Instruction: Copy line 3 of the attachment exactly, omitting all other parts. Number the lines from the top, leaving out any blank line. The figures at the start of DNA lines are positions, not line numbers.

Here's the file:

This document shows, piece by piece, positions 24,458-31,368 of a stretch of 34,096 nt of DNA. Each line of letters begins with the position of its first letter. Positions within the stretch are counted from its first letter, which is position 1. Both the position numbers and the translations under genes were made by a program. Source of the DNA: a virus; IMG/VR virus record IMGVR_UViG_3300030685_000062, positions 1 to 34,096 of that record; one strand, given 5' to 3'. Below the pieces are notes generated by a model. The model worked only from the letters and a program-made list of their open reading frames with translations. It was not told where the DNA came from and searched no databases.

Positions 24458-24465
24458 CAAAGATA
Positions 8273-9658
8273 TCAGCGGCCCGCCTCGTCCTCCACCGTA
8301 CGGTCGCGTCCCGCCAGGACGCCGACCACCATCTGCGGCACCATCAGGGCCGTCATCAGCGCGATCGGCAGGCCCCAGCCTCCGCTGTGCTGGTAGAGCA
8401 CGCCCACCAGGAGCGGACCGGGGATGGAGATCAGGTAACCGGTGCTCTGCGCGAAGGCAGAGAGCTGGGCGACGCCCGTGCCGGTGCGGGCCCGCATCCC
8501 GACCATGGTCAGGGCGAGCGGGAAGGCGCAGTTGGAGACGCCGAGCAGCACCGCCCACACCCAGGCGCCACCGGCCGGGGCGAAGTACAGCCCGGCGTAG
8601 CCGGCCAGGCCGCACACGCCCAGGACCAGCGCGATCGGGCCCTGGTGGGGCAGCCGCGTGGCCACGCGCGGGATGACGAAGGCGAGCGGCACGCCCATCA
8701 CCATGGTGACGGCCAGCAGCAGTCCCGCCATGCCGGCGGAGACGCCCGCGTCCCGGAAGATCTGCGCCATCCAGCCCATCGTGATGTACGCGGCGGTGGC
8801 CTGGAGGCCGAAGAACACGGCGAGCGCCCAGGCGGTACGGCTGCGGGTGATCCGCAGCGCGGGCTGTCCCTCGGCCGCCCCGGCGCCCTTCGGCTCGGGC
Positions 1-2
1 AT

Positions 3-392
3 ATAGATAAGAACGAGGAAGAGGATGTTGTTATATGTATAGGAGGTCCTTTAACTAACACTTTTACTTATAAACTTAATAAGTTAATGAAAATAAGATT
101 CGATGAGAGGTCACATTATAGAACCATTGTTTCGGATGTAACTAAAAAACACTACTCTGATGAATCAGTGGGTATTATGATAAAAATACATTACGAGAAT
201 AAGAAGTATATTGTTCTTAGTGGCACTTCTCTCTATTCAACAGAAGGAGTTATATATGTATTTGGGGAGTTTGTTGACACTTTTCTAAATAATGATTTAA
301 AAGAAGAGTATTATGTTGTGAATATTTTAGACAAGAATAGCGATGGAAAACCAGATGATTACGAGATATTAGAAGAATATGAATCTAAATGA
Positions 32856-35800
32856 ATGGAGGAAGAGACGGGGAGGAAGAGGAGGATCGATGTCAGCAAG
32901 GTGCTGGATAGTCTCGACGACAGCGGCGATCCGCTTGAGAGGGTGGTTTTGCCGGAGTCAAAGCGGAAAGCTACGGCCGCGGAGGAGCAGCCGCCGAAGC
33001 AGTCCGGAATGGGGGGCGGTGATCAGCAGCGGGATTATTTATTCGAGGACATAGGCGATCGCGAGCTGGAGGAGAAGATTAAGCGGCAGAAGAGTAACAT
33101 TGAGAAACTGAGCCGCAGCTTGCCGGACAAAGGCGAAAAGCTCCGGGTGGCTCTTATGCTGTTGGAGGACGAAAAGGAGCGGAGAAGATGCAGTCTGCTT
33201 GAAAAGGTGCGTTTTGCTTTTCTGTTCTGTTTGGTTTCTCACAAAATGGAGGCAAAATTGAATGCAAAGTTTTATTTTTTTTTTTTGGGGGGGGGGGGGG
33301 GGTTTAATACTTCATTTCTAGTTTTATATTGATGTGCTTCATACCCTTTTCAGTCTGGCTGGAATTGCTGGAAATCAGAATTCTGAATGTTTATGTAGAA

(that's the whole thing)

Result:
24458 CAAAGATA